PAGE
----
There’s a hard truth in business that’s well-known but rarely discussed: not all employees contribute equally to an organization’s success. A high performer can be up to 400% more productive than their average counterpart, making these key people critical to continued growth and increasing revenue. However, many leaders hesitate to call attention to their top performers, fearing they’ll be accused of favoritism or preferential treatment, and instead treat all employees equally no matter their contributions.
In a tight talent market, treating all employees the same is a good way to watch top performers find new work with your competitors. To retain top performers, try giving them more of what they want, and less of the things that don’t matter to them. In preparation for our upcoming webinar, Building a High-Performance Organization, we’ve put together a list of the top 4 things you need to offer high performers if you hope to keep them happy at work:
Autonomy and control are basic human needs. No one likes feeling like they have no choice or say in their situation, especially in the workplace. By giving your top players the autonomy to make decisions, they are more likely to understand how their contributions affect the success of the organization, and to feel like they’re making an impact. “The value of autonomy is that it allows people to fully embrace their goals and see the investments they make as their own choice,” writes Ron Friedman in The Best Place To Work. By actively choosing to contribute to an organization’s success, employees and managers can be better aligned, allowing their relationships to become more about mentorship and less about instruction or discipline.
High-performing employees want to believe in the work their organization is doing. A recent McKinsey report found “When people understand and are excited about the direction their company is taking, the company’s earnings margin is twice as likely to be above the median.” By aligning organizational goals, values, and strategy with employee interests and strengths, teams can become more productive and motivated. If your organization values innovation, for instance, you should build a team that thrives on new challenges and ideas, as opposed to people who desire stability and process. According to Mckinsey “Achieving real alignment, where strategy, goals, and meaningful purpose reinforce one another, gives an organization a major advantage because it has a clearer sense of what to do at any given time.”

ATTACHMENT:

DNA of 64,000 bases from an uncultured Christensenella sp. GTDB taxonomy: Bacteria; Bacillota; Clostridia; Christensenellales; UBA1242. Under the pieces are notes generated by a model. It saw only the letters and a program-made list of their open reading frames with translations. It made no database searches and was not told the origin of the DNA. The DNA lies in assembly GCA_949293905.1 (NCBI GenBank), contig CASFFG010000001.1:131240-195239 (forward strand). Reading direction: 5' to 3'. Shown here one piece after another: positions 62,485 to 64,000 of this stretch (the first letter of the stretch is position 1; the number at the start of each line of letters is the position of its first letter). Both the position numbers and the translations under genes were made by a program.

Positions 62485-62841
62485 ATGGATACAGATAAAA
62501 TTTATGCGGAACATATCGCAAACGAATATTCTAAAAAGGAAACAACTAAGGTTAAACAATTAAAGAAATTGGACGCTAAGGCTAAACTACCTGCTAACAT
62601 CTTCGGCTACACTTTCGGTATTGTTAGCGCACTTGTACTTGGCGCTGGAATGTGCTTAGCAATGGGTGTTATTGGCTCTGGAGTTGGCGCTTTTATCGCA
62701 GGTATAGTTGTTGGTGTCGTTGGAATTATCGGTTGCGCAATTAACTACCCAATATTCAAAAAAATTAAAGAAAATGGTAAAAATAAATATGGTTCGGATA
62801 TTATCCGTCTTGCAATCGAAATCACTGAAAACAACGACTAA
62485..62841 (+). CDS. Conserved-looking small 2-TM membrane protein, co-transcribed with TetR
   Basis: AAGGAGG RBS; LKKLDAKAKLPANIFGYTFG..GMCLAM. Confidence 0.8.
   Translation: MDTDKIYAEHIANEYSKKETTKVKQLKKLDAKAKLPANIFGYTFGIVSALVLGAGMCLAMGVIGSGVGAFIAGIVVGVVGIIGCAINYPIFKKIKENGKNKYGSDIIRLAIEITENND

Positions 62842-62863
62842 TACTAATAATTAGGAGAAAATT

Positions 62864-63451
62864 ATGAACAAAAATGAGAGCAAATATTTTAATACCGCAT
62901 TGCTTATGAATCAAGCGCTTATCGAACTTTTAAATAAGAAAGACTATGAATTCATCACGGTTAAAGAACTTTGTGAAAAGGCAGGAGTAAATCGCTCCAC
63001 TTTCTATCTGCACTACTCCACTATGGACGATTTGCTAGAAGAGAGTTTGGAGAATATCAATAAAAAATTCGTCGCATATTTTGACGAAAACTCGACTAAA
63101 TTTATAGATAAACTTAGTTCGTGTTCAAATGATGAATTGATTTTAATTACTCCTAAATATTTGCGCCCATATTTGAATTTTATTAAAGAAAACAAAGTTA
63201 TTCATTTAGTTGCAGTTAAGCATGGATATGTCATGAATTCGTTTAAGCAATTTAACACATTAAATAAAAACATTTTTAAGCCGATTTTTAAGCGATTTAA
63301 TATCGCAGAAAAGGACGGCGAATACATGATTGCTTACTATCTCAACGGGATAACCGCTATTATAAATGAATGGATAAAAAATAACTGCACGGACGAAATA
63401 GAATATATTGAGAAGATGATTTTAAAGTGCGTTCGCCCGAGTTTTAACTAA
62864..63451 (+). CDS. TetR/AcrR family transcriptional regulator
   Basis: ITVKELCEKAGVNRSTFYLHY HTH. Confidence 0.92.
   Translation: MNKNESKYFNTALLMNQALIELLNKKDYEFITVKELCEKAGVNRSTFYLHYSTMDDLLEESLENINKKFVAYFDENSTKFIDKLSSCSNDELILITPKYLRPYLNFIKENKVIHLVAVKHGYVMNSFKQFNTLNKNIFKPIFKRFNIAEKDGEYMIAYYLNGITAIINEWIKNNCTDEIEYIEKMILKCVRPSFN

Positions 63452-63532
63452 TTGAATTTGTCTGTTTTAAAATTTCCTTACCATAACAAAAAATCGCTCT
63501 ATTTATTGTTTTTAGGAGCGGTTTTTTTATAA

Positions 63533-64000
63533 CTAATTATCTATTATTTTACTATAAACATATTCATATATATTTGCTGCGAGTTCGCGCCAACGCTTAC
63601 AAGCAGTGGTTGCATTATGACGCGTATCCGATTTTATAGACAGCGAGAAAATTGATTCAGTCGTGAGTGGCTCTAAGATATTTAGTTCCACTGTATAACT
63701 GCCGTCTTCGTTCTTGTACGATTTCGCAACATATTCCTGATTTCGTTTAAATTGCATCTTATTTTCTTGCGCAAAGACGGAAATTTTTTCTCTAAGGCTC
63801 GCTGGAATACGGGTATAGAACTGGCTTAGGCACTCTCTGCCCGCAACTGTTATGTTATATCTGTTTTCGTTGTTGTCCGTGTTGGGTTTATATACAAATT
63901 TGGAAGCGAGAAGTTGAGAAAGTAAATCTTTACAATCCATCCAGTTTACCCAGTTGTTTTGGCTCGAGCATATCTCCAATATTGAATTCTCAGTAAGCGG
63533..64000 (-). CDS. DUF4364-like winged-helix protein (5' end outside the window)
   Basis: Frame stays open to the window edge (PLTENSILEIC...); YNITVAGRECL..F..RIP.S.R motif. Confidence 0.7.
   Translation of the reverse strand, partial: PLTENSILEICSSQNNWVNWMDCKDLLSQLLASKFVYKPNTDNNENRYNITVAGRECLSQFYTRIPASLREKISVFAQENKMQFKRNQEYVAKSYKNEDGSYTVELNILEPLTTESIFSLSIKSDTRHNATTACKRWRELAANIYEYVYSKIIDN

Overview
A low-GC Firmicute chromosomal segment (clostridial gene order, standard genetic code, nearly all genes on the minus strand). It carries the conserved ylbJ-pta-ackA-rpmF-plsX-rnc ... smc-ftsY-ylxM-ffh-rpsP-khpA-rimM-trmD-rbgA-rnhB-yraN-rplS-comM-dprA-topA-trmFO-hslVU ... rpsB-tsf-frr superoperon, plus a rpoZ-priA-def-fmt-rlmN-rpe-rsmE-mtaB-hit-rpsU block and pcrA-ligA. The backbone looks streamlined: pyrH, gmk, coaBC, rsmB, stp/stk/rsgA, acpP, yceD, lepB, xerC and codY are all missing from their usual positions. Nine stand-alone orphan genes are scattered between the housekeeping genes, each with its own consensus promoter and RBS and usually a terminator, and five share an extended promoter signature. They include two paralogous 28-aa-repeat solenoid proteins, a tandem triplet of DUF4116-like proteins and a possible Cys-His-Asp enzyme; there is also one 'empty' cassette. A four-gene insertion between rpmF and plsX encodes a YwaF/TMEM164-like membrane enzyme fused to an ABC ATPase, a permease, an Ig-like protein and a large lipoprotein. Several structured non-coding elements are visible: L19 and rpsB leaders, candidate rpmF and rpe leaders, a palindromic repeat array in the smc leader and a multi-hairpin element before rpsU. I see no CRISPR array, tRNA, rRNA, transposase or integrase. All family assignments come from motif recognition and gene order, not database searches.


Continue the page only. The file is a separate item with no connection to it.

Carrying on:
The hardest thing about recognition for many employers is the individualization of the process. According to Gallup “In order for recognition to be meaningful, it must be tailored to the recipient's preferences, not the giver's preferences.” An award or public kudos might not mean much to someone who is solely focused on financial rewards. Recognizing someone during a company meeting might have a negative effect for someone who dislikes the spotlight. For top performers, it’s especially important to understand their hobbies, interests, personality, and motivations to tailor recognition to their preferences. Like employee feedback, recognition should also be timely and specific to show people that you’re truly paying attention to the impact of their work.
Although compensation alone is not enough to keep employees engaged, it is important to show high performers you value them by creating compensation structures that reflect skills and performance. Research from HBR found that high-performers were more likely than low performers to value pay and benefits, stating “Tenure-based or compensation strategies with little differentiation between high and low performers are likely to alienate your high performers. The difference between a 2% raise and a 6% raise ... is not significant enough to keep high performers who have more options in the marketplace.” In a competitive market, you’ll need to combine the right compensation and reward structure with decisive leadership, great culture, and opportunities for employees to develop and grow.
With fierce competition for talent, remote work options, and increasing demand for highly-skilled workers, high-performance employees have never had more opportunities to choose the employer that best meets their needs. Is your organization doing enough to engage and motivate these critical assets? Learn more about how to retain your high-performers and help them excel during our upcoming webinar, Building a High-Performance Organization.